‘Stakeknife’ may have murdered 50 people in NI, court told

Family of dead alleged informant don’t want PSNI to examine Freddie Scappaticci’s activities

Up to 50 murders allegedly linked to a British spy working inside the IRA, known as Stakeknife, include other state agents who had ‘outlived their usefulness’, the High Court in Belfast has heard.

Up to 50 murders allegedly linked to a British spy working inside the IRA, known as Stakeknife, include other state agents who had ‘outlived their usefulness’, the High Court in Belfast has heard.

 

State agents who had “outlived their usefulness” were among up to 50 people allegedly murdered by a British spy working inside the IRA known as Stakeknife, the High Court in Belfast has heard.

Lawyers for relatives of one victim, Caroline Moreland (34), told the court the PSNI lacks the “appetite” to investigate the activities of the army intelligence asset, who was identified in 2003 by the media as west Belfast man Freddie Scappaticci. He denied he was the agent before leaving Belfast in 2003.

Director of Public Prosecutions Barra McGrory QC in October called for police to examine Stakeknife’s activities, along with what those of the then RUC Special Branch and MI5.

Ms Moreland’s family want an outside police force carry out the inquiry and are seeking judicial review proceedings on the matter.

Ms Moreland, a Catholic mother of three from Belfast, was abducted and murdered by the IRA in July 1994 for allegedly being a British informant.

Her children’s legal action seeks to secure a broad investigation into the circumstances surrounding a series of killings stretching back to the 1980s which were attributed to the IRA’s internal security team, or ‘Nutting Squad’.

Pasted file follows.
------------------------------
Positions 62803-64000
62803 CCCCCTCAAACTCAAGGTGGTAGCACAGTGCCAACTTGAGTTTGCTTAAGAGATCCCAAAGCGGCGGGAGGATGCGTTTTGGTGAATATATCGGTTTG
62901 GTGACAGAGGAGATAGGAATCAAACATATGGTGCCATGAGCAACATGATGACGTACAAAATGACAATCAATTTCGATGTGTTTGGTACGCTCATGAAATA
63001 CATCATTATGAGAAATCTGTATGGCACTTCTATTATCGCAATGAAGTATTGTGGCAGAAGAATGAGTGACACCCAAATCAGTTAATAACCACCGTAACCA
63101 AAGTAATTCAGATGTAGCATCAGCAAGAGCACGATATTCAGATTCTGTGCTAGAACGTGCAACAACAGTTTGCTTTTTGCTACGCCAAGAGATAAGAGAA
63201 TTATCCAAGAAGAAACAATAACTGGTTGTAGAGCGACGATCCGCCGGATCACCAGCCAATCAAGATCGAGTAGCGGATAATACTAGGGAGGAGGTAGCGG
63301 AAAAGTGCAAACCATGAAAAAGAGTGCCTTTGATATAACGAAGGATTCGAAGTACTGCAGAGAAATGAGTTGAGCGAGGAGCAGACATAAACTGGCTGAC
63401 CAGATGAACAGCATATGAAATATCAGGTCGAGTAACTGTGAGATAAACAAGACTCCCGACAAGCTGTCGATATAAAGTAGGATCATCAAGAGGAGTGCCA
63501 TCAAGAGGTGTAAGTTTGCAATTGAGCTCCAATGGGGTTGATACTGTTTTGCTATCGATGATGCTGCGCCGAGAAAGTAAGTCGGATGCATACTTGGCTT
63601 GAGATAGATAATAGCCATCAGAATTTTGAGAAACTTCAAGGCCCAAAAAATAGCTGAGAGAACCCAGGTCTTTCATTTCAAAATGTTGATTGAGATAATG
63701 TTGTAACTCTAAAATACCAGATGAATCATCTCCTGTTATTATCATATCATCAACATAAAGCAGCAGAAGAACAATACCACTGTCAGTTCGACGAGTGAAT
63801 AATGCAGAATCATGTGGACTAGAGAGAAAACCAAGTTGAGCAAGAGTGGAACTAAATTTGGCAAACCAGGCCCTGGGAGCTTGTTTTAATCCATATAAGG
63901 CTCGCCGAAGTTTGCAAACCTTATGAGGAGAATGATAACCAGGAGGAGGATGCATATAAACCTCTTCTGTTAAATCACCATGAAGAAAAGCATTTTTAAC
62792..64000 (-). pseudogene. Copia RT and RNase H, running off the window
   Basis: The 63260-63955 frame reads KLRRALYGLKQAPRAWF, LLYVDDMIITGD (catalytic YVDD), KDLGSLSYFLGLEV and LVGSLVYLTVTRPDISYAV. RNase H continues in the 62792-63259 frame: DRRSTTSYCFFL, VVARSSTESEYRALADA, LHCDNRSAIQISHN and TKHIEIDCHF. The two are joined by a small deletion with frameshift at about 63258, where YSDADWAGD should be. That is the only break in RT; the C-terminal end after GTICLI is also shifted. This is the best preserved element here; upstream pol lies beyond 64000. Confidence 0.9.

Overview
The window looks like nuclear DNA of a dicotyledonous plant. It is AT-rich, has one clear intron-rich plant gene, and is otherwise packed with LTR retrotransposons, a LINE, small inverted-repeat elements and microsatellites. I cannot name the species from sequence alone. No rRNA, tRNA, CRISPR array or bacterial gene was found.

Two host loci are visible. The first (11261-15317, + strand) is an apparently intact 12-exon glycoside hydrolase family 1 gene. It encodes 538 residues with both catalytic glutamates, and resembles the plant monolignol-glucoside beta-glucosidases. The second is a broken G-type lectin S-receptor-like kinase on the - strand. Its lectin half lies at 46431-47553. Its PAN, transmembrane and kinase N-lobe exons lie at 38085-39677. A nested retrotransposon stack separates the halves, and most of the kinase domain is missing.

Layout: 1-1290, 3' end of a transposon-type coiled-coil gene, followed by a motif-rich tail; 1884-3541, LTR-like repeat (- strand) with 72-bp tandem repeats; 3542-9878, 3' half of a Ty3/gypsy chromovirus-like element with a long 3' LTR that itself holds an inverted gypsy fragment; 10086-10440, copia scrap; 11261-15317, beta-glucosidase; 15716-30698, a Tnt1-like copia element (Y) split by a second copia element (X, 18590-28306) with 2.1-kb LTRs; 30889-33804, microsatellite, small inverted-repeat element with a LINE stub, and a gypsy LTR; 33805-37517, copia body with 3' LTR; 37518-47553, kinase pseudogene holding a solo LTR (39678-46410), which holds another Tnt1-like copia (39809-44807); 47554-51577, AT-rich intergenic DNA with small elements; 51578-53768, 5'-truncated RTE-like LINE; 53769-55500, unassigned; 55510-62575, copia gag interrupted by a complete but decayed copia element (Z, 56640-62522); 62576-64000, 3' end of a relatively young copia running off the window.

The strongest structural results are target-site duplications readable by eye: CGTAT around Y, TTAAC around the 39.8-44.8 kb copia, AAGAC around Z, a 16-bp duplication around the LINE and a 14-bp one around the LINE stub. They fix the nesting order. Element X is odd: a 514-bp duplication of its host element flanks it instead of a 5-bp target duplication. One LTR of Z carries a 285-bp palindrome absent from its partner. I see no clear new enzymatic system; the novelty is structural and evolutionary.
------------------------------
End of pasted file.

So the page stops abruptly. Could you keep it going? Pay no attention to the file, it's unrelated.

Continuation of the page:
At a previous hearing it was claimed that Scappaticci was permitted to engage in the campaign in order to strengthen his position as a British spy.

Barrister Sean Devine, for the Moreland family,on Tuesday set out the reasons for wanting an outside police force to examine the matters.

“One of the criticisms is the PSNI don’t have any appetite for this investigation because it will necessarily involve criticisms of the security forces,” he said.

He claimed delay has been used as a method of avoiding such criticism.

“The position is that the families of the various deceased, and we are talking in excess of maybe 50 murders have been reported, are awaiting answers for a very long time,” he said. “The core subject matter of this challenge is the use of a state agent to kill, amongst others, other state agents that had outlived their usefulness in the eyes of the authorities.”

He said the subject matter “couldn’t be any more poignant or important”.

Counsel for PSNI Chief Constable George Hamilton indicated a final decision had still to be taken on how to respond to the DPP’s request.

Consenting a request by the Moreland family’s legal team, Mr Justice Maguire listed the application for leave to seek a judicial review for hearing in February.